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See detailThe persistence of the gender earnings gap: cohort trends and the role of education in twelve countries
Bar-Haim, Eyal UL; Chauvel, Louis UL; Gornick, Janet et al

in Inequality Matters - LIS newsletter, Issue No. 6 (2018)

Studying twelve countries over 30 years, we examine whether women’s educational expansion has translated into a closing gender earnings gap. As educational attainment is cohort-dependent, an Age-Period ... [more ▼]

Studying twelve countries over 30 years, we examine whether women’s educational expansion has translated into a closing gender earnings gap. As educational attainment is cohort-dependent, an Age-Period-Cohort analysis is most appropriate in our view. Using the Luxembourg Income Study (LIS) data, we show that while in terms of attainment of tertiary education women have caught up and often even outperform men, substantial gender differences in earnings persist in all countries. These results are consistent with the composition of the top earnings decile. Using Blinder-Oaxaca decomposition methods, we demonstrate that the role of education in explaining the gender earnings gap has been limited and even decreased over cohorts. Contrary, employment status as well as occupation explain a more substantial part in all countries. We conclude that earnings differences at levels far from gender equality likely also persist in the future, even if the “rise of women” in terms of education continues. [less ▲]

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Peer Reviewed
See detailInequality in old age cognition across the world
Olivera, Javier; Andreoli, Francesco; Leist, Anja UL et al

in Economics and Human Biology (2018), 29

Although cohort and country differences in average cognitive levels are well established, identifying the degree and determinants of inequalities in old age cognitive functioning could guide public health ... [more ▼]

Although cohort and country differences in average cognitive levels are well established, identifying the degree and determinants of inequalities in old age cognitive functioning could guide public health and policymaking efforts. We use all publicly available and representative old age surveys with comparable information to assess inequalities of cognitive functioning in six distinctive age groups of 29 countries. We document that cognitive inequalities in old age are largely determined by earlier educational inequalities as well as gender differential survival rates. For example, a one percentage point increase in the Gini index of past education is associated with an increase of 0.45 percentage points in the Gini index of delayed recall and 0.23 percentage points in the Gini of immediate recall. Results are robust to a variety of alternative explanations and persist even after controlling for gender-related biases in survival rates. Furthermore, we find evidence that unequal opportunities for education -captured by differences in parental background and gender- also have significant effects on inequality of old age cognition. [less ▲]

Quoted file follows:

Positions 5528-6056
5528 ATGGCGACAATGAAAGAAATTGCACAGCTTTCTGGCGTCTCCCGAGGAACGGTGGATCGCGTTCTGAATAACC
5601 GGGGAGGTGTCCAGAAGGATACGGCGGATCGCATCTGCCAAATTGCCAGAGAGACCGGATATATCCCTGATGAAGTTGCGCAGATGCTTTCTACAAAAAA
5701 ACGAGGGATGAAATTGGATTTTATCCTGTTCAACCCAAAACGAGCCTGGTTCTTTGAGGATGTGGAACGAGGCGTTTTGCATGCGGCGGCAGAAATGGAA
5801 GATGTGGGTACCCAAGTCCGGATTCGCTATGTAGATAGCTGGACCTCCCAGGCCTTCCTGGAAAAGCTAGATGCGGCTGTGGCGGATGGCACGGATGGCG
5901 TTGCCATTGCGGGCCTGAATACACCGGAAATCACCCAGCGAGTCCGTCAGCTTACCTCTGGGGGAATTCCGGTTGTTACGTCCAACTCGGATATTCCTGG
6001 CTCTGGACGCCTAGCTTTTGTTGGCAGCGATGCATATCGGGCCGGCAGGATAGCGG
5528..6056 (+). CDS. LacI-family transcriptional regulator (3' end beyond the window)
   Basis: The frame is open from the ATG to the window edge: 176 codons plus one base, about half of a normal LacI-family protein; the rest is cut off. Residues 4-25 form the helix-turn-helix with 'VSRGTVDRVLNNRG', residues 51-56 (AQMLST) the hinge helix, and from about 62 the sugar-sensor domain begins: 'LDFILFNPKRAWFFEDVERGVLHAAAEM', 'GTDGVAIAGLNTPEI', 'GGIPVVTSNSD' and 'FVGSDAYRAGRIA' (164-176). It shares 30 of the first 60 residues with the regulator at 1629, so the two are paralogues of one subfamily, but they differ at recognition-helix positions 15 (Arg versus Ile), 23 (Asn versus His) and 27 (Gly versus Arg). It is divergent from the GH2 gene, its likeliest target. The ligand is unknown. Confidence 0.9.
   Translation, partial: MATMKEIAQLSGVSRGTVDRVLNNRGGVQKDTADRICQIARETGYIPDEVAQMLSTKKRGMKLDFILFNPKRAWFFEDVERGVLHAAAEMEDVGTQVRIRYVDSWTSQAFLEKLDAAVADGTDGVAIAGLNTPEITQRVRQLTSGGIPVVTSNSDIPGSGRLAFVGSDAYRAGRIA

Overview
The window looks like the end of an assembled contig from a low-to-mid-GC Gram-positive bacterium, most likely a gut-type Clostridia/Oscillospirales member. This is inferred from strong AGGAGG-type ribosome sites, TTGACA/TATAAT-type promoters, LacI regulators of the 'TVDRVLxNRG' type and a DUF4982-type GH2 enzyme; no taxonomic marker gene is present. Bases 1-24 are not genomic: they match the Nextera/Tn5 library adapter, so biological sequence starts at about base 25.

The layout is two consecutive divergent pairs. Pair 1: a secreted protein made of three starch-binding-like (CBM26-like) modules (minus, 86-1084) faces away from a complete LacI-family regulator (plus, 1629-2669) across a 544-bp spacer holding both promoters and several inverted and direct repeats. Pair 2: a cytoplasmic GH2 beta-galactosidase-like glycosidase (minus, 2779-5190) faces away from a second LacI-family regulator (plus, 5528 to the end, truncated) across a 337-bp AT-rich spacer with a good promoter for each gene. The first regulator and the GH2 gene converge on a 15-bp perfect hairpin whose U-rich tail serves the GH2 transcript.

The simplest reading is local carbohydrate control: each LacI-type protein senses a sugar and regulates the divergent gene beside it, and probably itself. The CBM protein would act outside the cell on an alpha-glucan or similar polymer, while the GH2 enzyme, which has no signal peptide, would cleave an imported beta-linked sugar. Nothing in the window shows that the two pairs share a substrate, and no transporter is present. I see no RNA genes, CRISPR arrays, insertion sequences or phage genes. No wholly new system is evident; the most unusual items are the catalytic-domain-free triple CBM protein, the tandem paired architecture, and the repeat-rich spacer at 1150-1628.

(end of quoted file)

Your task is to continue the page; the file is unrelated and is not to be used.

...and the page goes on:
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See detailMore Necessary and Less Sufficient: An Age-Period-Cohort Approach to Overeducation in Comparative Perspective
Bar-Haim, Eyal UL; Chauvel, Louis UL; Hartung, Anne UL

E-print/Working paper (2018)

In many countries, the skilled labor market has lagged behind educational expansion. As a result of increased competition, younger cohorts of the highly educated face decreasing returns to education or ... [more ▼]

In many countries, the skilled labor market has lagged behind educational expansion. As a result of increased competition, younger cohorts of the highly educated face decreasing returns to education or overeducation. Surprisingly, decreasing occupational outcomes do not coincide empirically with the economic returns among those with tertiary education. Regarding the process of changes in economic returns to education based on cohort transformations, we expect that the expansion of tertiary education affects specific cohorts, which find themselves facing more labor market competition. As a result, the economic returns to education should decrease over cohorts even though they remain stable and even increase during the same period. To study this process, we model economic returns with a new Age-Period- Cohort-Trended-Lag (APCTLAG) method, which allows comparing the gap in economic returns between tertiary and less than tertiary education over cohorts. Using the Luxembourg Income Study (LIS), we analyze trends over three decades in 12 countries. Our results confirm that educational returns for tertiary education have declined over time, even though the gap between the educated and the less educated has remained similar in most of the countries. For younger cohorts, tertiary education has become more necessary to survive in the competitive labor market, but the actual economic returns to it have decreased - making tertiary education less sufficient than before. [less ▲]

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Peer Reviewed
See detailPopulation aging, demographic trends and consequences for long-term care
Leist, Anja UL

in Boll, Thomas; Ferring, Dieter; Valsiner, Jaan (Eds.) Cultures of care in aging (2018)

This chapter reviews recent projections related to the aging of populations, developments in health expectancy and disability, and associated trends in need for and provision of long-term care, focusing ... [more ▼]